Until last year putting on a festival had only been a distant dream for Annie Mac. She’d always had the idea sat in the back of her head, but assumed that when she eventually came around to curating a festival it would be in some muddy farmer’s field in Britain. In fact, when she was presented with the idea of throwing a weekend of parties across Saint Paul’s bay in Malta, she’d never even been to the tiny island that sits between Italy and North Africa. A self-confessed micro manager, Mac tested everything from the distance between the hotel to the shuttle bus to ensure that nobody would feel slighted by their experience, and visiting AMP Lost & Found, now in it’s second year, it’s clear that this is all paying off.
When we catch up with Annie in London a week after the festival, she's only just getting her life back in order. She's just dropped off a black sequinned cape, embroidered with the word ‘RAVING’, off at the dry cleaners – it was a gift from one of the 8,000 music fans in attendance at this year’s Lost & Found and feels quite symbolic to her. “It’s a very intense situation,” she admits. “But it’s a lot of fun.” From brief sightings of Annie over the Lost & Found weekend, it feels like this is a perfect summary of her time there. She somehow seems to have the ability to be everywhere at once, and no matter which party you’re at, she makes an appearance to give the DJs and artists some support. It’s no coincidence: “This year I wanted to make sure I went to every party,” she explains. “I wanted to make sure I saw all the DJs, make them feel welcome and see which parties were popping off.” And with two pool parties running simultaneously each afternoon as well as Castle Raves and boat parties, plus two stages running at the festival’s main site each night – that’s no mean feat, but it certainly gives a sense that Annie is fully involved in the creation of the festival rather than just being some figurehead that’s been stuck on once the real work has been done.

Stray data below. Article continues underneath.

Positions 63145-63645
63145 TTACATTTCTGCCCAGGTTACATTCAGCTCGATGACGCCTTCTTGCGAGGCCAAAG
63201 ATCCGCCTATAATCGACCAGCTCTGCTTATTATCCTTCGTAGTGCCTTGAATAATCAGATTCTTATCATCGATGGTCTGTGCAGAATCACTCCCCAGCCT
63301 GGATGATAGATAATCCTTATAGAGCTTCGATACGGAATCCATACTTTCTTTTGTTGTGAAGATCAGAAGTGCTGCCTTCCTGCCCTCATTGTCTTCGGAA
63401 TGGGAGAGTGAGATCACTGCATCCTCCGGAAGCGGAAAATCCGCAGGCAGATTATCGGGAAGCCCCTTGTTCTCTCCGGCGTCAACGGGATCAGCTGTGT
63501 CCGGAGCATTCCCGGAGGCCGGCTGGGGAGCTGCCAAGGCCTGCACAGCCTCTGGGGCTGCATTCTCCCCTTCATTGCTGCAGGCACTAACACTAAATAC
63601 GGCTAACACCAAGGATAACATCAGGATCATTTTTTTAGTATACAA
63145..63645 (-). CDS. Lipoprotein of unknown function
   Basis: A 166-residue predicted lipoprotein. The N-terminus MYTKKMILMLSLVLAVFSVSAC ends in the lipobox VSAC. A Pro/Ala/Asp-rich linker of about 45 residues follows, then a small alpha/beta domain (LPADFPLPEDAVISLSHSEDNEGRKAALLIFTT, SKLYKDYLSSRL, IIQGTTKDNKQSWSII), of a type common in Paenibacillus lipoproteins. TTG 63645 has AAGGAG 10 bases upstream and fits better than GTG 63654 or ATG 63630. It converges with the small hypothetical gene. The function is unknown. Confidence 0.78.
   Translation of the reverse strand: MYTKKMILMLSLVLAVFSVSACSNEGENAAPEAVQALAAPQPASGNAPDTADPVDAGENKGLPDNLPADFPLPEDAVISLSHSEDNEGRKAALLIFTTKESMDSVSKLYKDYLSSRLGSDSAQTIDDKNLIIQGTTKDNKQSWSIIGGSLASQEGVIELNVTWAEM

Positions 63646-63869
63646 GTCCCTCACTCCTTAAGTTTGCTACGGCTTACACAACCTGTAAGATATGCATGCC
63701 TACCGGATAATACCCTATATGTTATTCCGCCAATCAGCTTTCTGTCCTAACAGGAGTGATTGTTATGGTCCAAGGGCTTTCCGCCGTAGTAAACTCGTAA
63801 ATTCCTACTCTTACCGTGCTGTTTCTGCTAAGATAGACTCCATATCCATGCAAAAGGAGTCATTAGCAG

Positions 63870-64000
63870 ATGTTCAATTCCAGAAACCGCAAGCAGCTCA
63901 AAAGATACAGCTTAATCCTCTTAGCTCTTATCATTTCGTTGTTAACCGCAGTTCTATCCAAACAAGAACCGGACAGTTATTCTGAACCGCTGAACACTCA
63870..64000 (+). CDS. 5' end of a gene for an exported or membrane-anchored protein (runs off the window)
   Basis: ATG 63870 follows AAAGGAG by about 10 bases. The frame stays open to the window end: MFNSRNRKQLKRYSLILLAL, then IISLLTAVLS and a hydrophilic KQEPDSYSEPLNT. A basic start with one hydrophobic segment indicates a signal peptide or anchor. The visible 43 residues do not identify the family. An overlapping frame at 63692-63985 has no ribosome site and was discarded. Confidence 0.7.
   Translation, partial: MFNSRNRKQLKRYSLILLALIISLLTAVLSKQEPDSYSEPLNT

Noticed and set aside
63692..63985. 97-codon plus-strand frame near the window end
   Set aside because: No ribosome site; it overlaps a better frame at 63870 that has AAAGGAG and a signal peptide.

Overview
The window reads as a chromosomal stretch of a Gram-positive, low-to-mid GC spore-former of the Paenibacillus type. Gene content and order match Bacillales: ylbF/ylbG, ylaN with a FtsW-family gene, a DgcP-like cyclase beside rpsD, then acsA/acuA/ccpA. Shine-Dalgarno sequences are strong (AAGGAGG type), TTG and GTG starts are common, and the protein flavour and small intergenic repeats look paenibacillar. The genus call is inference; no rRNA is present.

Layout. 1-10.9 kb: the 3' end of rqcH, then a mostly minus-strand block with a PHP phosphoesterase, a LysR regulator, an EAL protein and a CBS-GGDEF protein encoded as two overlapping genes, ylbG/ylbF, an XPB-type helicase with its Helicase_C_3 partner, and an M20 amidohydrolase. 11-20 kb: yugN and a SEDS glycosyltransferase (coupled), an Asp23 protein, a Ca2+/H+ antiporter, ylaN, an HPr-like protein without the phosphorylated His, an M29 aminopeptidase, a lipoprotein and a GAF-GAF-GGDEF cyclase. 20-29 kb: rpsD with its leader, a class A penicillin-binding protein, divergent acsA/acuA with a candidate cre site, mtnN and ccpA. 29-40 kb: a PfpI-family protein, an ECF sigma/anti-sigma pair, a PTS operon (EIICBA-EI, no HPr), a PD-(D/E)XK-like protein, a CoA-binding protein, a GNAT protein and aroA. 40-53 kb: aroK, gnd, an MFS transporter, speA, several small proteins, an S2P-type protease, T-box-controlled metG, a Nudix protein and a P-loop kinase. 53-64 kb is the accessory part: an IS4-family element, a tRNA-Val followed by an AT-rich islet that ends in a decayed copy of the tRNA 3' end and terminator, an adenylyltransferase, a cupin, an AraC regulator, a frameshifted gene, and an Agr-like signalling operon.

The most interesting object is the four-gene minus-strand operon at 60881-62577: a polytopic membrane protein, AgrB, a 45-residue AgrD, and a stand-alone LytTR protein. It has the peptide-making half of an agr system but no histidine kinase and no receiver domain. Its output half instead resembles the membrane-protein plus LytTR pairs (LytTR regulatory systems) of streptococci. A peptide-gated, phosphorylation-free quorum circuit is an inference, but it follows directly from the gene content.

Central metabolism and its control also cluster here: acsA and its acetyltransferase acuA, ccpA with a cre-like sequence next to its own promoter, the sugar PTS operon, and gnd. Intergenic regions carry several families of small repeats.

“It’s got to look and feel like it’s coming from me, otherwise it’s pointless putting my name to it,” says Annie. While her main roles surround the curation of the line-up and the aesthetic of the parties, she gets stuck into everything and initially struggled with the idea that a festival was too much of an undertaking for one person to have full control over. “I've calmed down a bit now,” she admits. “I was actually able to enjoy it (this year). I knew that I could trust everyone that was working on the festival to do a really good job.”
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One of her goals this year was to provide more of an alternative to the house and techno sound that AMP (Annie Mac Presents) events have become known for following the success of appearances from Kaytranada and Virgil Abloh in the festival’s first year. “Mark Ronson and Hudson Mohawke doing a back to back set was something I was really excited about,” says Annie. “And it didn't let me down. Their tribute to Phife Dawg from A Tribe Called Quest was a real moment for me that I’ll never forget.” Those looking for a more diverse Lost & Found experience could also catch the likes of Stormzy, David Rodigan, DJ EZ, Logan Sama,, Preditah and more. “I really enjoyed watching Charlie Sloth headlining the ‘Big Man Ting’ pool party,” Annie adds when reeling through her list of musical highlights. “I’ve never actually seen him do a proper DJ set, I see him doing his thing on the radio, but I've never seen a full festival set and I loved watching that.”